In the area of technology and infrastructure, the need for interoperability solutions between platforms, i.e. standardizations, as well as the further adoption of key technologies for the Metaverse is emerging. For example, faster connections are needed to increase data transfer rates. AR/VR/MR adoption also dictates immersive experiences in the Metaverse.
Moreover, the compatibility of banking platforms with digital assets and low-latency networks are among the requirements on the banks’ side. In terms of processes, an adapted omnichannel strategy is just as important: to provide an attractive user experience and generate quality content, 3D designs, engines and artists are necessary. Bank output must be accessible as 3D-enabled immersive output. In addition to technical skills and platform expertise, banks and users also need the necessary transformation capital – both financially and in terms of personnel – to make the transition.
Last but not least, the legal framework for the Metaverse is still poorly developed. Since clients’ identities are linked to avatars, the key question here is how to regulate the use and monetization of user data. The challenges of Web2, e.g. moderation of content, freedom of expression and data protection, could become even greater in the Metaverse.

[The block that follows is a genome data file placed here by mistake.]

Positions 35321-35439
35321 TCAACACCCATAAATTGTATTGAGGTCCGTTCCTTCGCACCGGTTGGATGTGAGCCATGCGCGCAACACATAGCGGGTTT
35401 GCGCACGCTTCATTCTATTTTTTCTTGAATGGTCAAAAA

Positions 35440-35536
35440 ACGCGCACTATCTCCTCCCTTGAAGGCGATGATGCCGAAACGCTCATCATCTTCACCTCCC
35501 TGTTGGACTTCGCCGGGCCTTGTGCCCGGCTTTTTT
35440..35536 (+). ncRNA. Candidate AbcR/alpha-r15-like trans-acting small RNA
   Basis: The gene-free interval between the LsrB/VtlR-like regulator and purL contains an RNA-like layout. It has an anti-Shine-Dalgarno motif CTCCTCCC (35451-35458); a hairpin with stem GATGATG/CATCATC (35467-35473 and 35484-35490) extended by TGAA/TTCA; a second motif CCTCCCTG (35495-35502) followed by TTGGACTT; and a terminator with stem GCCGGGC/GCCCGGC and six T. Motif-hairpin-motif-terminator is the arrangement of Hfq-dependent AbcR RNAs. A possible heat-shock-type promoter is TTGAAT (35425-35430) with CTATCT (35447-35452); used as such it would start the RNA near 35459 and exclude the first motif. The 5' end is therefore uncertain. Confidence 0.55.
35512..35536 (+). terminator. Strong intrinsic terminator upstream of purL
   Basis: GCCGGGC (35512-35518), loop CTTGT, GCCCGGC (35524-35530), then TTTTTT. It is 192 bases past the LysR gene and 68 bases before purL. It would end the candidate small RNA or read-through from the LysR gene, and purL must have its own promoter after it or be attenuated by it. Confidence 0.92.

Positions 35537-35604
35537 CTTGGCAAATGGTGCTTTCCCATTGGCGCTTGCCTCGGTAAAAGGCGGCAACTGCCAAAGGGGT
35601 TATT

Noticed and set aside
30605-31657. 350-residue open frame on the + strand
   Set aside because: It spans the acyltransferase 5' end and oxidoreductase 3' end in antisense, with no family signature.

Despite these key challenges, we see the development of Metaverse platforms moving forward steadily. The way people interact – and also how banks interact with their clients – is changing significantly. The pressure to gradually adapt to this new way of interacting is therefore increasing for financial institutions.
In the Metaverse, it’s important to take the first steps quickly in order to stay on track and address tomorrow’s clients where they want to be. This is true even if many of the factors for functioning Metaverse platforms are currently still in development. For example, while we see the potential benefits of DLT in the context of virtual ecosystems, DLT-based platforms are still at a very early development stage.
As said before, the scope for realistic use cases for banks at this stage are to be identified in the areas of marketing & education and client support.
 Source: Statista
 Source: Artillery Intelligence, Statista
 Source: zeb analysis based on Verified Market Research and Forbes
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 Networks with minimal delay in processing computer data over a network connection
If your institution is considering these questions, our zeb metaverse experts would be happy to discuss them with you free of obligation.